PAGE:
The French dish called Beef Bourguignon sounds expensive and elegant—something too difficult to make at home. But this rich and satisfying recipe is really just beef stew that simmers slowly in red wine for several hours. This method of braising will make inexpensive cuts of beef tender and juicy and give them a mildly sweet, succulent flavor. Garnished with onions, carrots, and mushrooms and flavored with a typical bouquet garni—a mixture of thyme, bay leaves, and parsley—Beef Bourguignon is perfect to share with family and friends on chilly, winter nights.
A la bourguinon is a French term that means “as prepared in Burgundy”, one of France’s most famous culinary regions. This dish was originally made with burgundy, the well-known wine produced in this region. But as Beef Bourguignon grew in popularity, spreading to other regions of France, cooks began to use a variety of red wines ranging from fruity Beaujolais to cabernet sauvignons. I prefer to use a full-bodied Pinot Noir, because it’s my favorite red wine, and I prefer serving it with dinner. If you are pinching pennies, don’t stew about purchasing an expensive bottle. Let your budget determine the wine you select.
When you select meat for this recipe, it’s best to look for beef that has some marbling. I prefer using top round steak because it is inexpensive and is a good cut to use in dishes you cook slowly. Chuck steak or brisket will also work nicely in this recipe.
Traditionally, Beef Bourguignon is placed in a Dutch oven and cooked slowly in the oven. I prefer cooking mine in a slow cooker or crock-pot. This frees me up to do other things while my dinner simmers, filling the house with earthy, robust aromas.
Slow Cooker Beef Bourguignon
Serve with a green salad, crusty bread, and, of course, a glass of wine.
4 slices bacon (about 4 ounces), chopped2 pounds top round steak, trimmed and cut into 1 ½-inch cubes
2 ½ cups sliced onion (about 1 large)
2 teaspoons minced garlic
⅓ cup all-purpose flour
1 can (10 ½ ounces) beef broth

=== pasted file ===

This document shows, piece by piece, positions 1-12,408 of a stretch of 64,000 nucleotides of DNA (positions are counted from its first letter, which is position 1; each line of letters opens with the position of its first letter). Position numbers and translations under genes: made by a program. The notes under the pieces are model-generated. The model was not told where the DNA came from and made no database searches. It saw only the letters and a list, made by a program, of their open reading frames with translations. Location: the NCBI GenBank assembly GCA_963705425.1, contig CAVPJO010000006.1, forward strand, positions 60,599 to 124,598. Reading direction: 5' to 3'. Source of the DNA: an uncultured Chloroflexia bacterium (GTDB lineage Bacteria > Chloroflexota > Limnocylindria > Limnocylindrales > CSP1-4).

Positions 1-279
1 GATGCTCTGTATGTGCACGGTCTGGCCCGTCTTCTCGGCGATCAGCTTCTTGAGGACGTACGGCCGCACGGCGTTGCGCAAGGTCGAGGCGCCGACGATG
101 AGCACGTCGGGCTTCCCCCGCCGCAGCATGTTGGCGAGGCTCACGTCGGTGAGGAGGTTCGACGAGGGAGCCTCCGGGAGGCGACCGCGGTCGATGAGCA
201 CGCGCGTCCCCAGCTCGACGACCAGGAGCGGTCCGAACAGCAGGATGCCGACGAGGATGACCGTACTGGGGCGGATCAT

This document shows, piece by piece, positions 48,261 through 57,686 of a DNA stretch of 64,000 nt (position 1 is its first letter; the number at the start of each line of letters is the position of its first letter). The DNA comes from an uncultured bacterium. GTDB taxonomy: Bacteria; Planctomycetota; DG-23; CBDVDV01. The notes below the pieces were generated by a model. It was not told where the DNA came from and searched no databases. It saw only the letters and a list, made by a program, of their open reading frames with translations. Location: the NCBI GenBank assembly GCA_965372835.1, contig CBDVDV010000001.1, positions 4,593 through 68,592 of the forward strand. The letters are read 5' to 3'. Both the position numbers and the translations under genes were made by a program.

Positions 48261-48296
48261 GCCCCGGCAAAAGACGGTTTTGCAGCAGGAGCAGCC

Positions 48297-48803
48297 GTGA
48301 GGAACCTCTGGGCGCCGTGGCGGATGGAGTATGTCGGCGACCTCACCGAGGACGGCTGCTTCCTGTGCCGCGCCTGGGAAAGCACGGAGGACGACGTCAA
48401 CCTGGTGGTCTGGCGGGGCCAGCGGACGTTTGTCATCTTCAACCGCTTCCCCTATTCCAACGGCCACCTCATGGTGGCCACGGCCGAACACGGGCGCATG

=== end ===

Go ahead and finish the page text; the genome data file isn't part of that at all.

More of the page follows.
1 cup Pinot Noir, Burgundy, or other dry red wine
2 tablespoons tomato paste
½ teaspoon dried thyme
1 bay leaf½ teaspoon salt
¼ teaspoon black pepper
1 tablespoon butter
1 package (8 ounces) mushrooms, quartered
1 package (10 ounces) pearl onions, peeled
2 to 3 large carrots, peeled and cut into 1-inch pieces
2 tablespoons fresh parsley, minced
1 package (16 ounces) egg noodles, cooked al dente according to package directions and drained
In a large nonstick skillet, place bacon pieces over medium high heat and sauté until lightly browned, about 2 to 3 minutes. Add beef cubes and cook until browned on all sides. Transfer the steak/bacon mixture to a 3-quart electric slow cooker.
Add sliced onion and garlic to the same skillet and sauté 5 minutes or until onions are tender. Sprinkle flour over the onion mixture and cook 1 minute, stirring constantly. Gradually add beef broth, wine, and tomato paste to the onion mixture, stirring constantly. Cook 1 minute or until thick. Add dried thyme, bay leaf, salt, and pepper and stir to blend. Pour the onion mixture over beef in slow cooker.
In a medium nonstick skillet, place butter over medium heat. Add mushrooms and sauté until golden brown, about 5 minutes. Add mushrooms, pearl onions and carrots to the slow cooker. Cover with the lid and cook on high heat for 1 hour. Reduce heat to low and cook 4 to 5 hours. About 10 minutes before serving, add parsley, stir to blend, and simmer another 10 minutes. Remove bay leaf and serve over noodles.
Cooking tip: When I cube meat for stew, I prefer thicker cubes, about 1-½ inch cubes. Larger pieces hold their shape better and give the stew a better taste.
Cooking tip: Pearl onions can be quite tedious to peel. To make the process easier drop pearl onions in boiling water and cook 1 minute. Drain the onions and peel them under running cold water.
Shopping for the beef: Chuck roast, top round steak, or brisket are good cuts to use in Beef Bourguignon as they must be cooked slowly.
Carol Ann Kates is the award-winning author of cookbook, Secret Recipes from the Corner Market and Grocery Shopping Secrets. She’s an expert in how to shop, select, and store produce for maximizing home cooking outcomes and minimizing time and money spent. As a former supermarket and deli operator, Carol Ann shares grocery-insider wisdom—the same expertise you used to receive when patronizing a mom-and-pop establishment. Contact her at CarolAnn@CarolAnnKates.com and explore her website, www.CarolAnnKates.com.
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